Is this really the most joyful time of the year?

Ben Halsam, Staff Writer

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People always say that the holidays are the most joyous time of the year. But is it possible that this time of year can be an unpleasant few months?

For parents, this time of year means constant shopping for gifts and food for the holidays, as well as stressful planning, decorating and expensive traveling for the entire family.

They also need to satisfy their children with what eight year-olds consider to be satisfactory gifts and joyful celebration, which is never an easy task.

For young children, Christmas means trying their best to be good little children for the last few months of the year in order to “earn” enough presents from Santa.

They believe that if they try hard enough, their good acts will cancel out their previous acts of naughtiness and earn them a spot on the nice list.

Of course, what some people consider to be one of the most enjoyable parts of this time of year is quite the opposite. Consider two words: holiday music.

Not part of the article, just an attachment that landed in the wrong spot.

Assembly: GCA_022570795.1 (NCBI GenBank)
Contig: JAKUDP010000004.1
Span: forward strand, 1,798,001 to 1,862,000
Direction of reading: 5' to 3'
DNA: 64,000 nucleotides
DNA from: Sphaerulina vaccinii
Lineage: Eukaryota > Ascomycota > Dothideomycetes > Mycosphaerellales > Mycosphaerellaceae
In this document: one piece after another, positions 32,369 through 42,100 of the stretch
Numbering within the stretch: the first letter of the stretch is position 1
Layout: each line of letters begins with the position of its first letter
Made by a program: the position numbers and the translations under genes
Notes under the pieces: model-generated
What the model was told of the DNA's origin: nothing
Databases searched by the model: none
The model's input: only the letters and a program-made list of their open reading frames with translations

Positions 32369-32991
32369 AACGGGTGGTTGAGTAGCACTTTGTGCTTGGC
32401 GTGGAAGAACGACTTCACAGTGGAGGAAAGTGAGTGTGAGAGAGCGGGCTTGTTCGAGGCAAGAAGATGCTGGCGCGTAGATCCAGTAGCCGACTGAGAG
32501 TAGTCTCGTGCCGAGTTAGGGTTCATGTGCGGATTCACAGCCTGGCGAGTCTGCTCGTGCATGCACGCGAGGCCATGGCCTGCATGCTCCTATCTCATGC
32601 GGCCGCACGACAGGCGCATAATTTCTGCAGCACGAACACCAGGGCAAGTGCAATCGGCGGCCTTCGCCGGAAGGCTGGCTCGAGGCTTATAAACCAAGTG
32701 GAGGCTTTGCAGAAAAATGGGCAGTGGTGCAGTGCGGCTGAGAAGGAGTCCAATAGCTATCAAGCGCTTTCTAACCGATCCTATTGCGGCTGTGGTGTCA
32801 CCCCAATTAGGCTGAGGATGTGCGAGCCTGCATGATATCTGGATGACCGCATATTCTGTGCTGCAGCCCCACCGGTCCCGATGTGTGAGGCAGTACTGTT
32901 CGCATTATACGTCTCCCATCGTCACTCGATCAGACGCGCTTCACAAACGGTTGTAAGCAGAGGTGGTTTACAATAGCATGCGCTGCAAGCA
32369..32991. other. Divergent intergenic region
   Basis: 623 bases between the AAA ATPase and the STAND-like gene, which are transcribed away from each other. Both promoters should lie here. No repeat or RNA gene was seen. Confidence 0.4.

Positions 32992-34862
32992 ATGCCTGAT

The same 10 cheesy songs on repeat on most radio channels beginning at the beginning of November and lasting through the rest of the year. And it’s not just music that begins extremely early, advertisements and TV channels focus on Christmas sometimes months before the holidays really begin.

All of these can distract viewers from the true joy and happiness of the holidays.

These distractions can also direct attention away from other holidays, like Thanksgiving. It seems that as soon as Halloween is over, people immediately focus on Christmas, completely neglecting a holiday celebrating an extremely important part of American history.Focusing on these distractions will distract from the joy of the holidays, and will take away from what truly matters.